“Year One? Shit. You’re lucky to be here.”

“I know.” The drinks arrive, and the moonshine’s a touch too strong, but it’s the first alcohol Sara’s had in a month, so she sips it gratefully, lets it burn on the way down. They order food, not that Sara thinks the soyprot printer in a bar like this could manage anything better than uneven protein chunks.

“I remember the Outbreak.” Samuel glances away, at the door. “I was in uni. Saw the news when I was studying for an exam. Wasn’t much at the start. Just the announcement of some ancient super virus infecting people far north, released from melting permafrost. Didn’t think it’d spread so quickly. Nobody did.”

“You survived.” It’s a vacuous thing to say, with Samuel’s scars, but Sara doesn’t mean it that way. Awkwardly, she adds, “So did my mum. Rest of my fam wasn’t lucky. Dad caught a late strain. Before the vaccine.”

“Sorry to hear.”

“Hai, I didn’t know him, wasn’t even a year old when he passed. I’m sorry to unload. Hope you don’t think it’s creepy.”

“Not at all.” Samuel’s tense. He’s a bad liar, but everyone lies now. How’s things? Good, you? She doesn’t take it personally. Modern dating is impersonal by nature, a slot machine of tedious answers geared towards a generally bad result. Outside, heavy rain blots the dim lights of the neighbouring shophouse block into fluorescent pink and purple blurs.

The soyprot food comes at last, and it’s not as bad as Sara thought it would be, deep fried chunks with soyprinted eggs. There’s even some faux spring onion in acid green shades. Samuel savours each mouthful, chewing slowly, and he blushes as he notices her stare. “Reminds me of something from before,” he explains. “Chai tow kueh. Fried carrot cake with egg, except it wasn’t made with carrots but with radishes.”

“Was that your favourite thing to eat? From before the Outbreak?”

“Chicken rice. That was my favourite thing. Cooked with ginger and broth. You eat it with dark sauce, ginger sauce, and chilli.” Samuel talks wistfully as they pick over soyprot and finish the moonshine. She knows what chicken rice is, of course. It was the favourite thing of one of the guys she dated a month ago, too, and one of the women from before that. Tedious. Maybe Samuel isn’t going to be worth the effort. Sara listens, losing interest, until Samuel says, “But the thing I miss most? My grandmother’s braised duck.”

“Like duck rice?” Someone had told her about duck rice. She doesn’t remember who, now.

“Something like that. But it’s a labour of love. After you clean the duck, you fill it with water chestnuts, then you sew it up and deep fry it whole in a wok. Five spice powder, palm sugar, dark and light soy sauce, cinnamon, star anise, cloves, water, and braise it for a few hours until the meat falls off the bone. There’s nothing like it.” Samuel’s eyes are misting over. For a moment, even without emogines, Sara can share it. She can even taste the oily-sweet-salty meat of the duck, slippery and soft over her tongue. Yes, she decides. Sara smiles. Avarice has always made her attentive.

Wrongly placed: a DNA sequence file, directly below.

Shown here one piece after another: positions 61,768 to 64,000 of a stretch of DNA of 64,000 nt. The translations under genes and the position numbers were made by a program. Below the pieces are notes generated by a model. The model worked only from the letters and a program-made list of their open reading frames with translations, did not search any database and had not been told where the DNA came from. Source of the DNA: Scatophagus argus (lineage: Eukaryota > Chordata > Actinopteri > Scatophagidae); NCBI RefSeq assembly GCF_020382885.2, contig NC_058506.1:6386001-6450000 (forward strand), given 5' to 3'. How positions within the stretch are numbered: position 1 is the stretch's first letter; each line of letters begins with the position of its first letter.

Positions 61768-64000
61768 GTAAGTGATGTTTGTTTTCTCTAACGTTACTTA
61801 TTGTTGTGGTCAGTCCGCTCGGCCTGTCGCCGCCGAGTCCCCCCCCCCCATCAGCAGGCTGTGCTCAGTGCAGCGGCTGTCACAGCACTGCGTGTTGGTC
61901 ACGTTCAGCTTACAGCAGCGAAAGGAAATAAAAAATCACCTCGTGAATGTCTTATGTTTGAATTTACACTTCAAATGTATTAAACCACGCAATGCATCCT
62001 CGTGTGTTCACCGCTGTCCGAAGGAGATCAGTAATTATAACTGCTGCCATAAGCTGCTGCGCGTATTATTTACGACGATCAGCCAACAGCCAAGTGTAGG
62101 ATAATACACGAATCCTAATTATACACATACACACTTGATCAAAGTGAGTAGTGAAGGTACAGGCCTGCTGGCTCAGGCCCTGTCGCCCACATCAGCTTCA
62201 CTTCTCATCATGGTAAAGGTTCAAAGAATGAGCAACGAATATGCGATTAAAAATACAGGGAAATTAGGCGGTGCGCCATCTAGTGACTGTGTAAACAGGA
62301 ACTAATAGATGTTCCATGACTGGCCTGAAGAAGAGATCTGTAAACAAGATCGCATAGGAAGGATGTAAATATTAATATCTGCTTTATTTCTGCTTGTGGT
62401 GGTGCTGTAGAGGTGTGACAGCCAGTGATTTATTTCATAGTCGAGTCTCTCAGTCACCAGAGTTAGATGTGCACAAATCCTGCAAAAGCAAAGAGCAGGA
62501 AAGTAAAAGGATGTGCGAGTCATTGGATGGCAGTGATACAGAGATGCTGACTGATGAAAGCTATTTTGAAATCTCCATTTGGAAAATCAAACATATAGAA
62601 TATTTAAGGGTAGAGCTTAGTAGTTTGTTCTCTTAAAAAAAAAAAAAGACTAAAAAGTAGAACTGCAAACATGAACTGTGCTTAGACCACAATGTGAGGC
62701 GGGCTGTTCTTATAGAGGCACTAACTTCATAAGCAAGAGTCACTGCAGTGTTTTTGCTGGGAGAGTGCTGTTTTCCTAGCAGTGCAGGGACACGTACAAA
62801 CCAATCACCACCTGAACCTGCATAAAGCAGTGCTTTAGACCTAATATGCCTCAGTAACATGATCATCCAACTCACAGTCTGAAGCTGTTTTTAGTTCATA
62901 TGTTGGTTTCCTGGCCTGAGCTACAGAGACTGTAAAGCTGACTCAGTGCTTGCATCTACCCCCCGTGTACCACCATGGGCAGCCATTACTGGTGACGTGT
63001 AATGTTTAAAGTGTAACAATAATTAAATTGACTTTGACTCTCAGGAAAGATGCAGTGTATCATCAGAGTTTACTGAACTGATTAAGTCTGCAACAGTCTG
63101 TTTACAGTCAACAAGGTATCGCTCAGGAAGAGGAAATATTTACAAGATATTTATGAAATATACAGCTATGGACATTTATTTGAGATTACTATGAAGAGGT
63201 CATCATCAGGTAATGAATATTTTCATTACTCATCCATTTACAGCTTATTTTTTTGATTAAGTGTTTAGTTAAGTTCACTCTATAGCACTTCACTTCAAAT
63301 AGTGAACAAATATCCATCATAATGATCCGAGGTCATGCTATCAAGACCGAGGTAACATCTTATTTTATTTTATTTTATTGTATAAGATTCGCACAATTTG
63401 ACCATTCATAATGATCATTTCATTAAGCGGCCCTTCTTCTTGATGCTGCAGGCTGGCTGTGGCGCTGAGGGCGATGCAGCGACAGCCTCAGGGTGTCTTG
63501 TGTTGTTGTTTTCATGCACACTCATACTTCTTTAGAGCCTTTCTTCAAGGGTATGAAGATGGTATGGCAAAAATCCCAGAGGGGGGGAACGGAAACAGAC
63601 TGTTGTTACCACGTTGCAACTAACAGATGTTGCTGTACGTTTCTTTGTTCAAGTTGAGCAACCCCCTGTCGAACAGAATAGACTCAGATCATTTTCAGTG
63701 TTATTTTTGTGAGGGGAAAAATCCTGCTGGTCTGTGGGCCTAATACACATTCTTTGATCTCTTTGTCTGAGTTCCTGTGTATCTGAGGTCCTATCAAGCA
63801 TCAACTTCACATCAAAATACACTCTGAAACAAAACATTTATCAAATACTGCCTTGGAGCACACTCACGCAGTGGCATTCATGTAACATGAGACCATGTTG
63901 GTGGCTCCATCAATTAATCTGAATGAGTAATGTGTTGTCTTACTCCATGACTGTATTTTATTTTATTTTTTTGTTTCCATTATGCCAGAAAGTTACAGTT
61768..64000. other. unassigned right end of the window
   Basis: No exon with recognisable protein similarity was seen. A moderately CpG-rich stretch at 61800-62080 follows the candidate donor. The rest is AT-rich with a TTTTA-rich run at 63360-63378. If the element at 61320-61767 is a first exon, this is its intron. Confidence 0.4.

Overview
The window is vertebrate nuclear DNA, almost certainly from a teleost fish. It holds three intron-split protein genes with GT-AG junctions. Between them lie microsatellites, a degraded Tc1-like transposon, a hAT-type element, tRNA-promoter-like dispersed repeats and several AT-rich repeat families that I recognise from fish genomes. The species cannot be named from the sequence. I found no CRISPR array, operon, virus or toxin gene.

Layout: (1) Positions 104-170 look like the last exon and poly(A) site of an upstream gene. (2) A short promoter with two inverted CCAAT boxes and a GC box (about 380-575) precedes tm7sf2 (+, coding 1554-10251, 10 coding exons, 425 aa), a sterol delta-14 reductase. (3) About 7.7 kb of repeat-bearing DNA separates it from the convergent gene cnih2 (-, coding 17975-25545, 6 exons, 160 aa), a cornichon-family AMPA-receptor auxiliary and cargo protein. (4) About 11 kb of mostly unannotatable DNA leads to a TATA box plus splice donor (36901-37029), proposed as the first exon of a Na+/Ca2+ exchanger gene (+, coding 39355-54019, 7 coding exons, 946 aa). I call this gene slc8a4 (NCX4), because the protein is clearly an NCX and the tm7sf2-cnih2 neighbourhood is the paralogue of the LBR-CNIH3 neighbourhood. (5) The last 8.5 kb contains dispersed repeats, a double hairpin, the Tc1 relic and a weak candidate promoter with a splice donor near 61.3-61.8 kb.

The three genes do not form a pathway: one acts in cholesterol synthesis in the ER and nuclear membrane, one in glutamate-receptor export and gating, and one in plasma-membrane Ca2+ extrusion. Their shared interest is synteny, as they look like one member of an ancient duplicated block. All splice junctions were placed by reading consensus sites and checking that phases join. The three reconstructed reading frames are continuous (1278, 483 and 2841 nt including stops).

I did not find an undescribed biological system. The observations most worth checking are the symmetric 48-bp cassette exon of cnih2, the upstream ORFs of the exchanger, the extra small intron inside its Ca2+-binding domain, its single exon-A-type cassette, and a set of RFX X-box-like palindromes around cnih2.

After drinks, they step outside. Raindrops are still thundering down through the sticky heat, the water now knee-deep. The bar and its neighbours keep the floodwater out using collapsible KeepDry, a foldable stepway that seals upwards against the door. It’s transparent and lined with adthread, graphics about the very latest in KeepDry tech lighting up under their feet as they climb up onto a floating platform flush against the bar. Debris floats past, bumping against money-back guarantees: a plastic bottle, a muddy shoe. So much chemical water, all undrinkable. The drowning world smells of rot and mud and Samuel’s cheap cologne.

“You like talking about food,” Samuel says, as they call for an amphiber. “Are you a foodie? That’s rare nowadays.”

“I guess I am,” Sara says, though the word doesn’t feel right to her. Or the weird curl to Samuel’s mouth. Condescension again. “I love cooking, too.”

“Cooking what? Soyprot stuff?”

“I make do, yes.”

“I like that in a woman. Being able to cook. Means you’ve got some traditional values.”

Sara looks away down the street, pretending to be distracted by a passing amphiber so she doesn’t have to smile. “Thanks.”

“Isn’t it sad? Talking about things that you’d never be able to eat.”

“No sadder than all this.” Sara nods at the rain. “Food is such a core part of any human culture, and we’ve lost it. Everywhere in the world. Everyone eats the same thing now. Anyone still alive, that is.” The Outbreak cut the global population in half. Maybe more. Most of the northern hemisphere is empty land now, going fallow. NCB2 didn’t spread as virulently in the tropics as it did in the cold.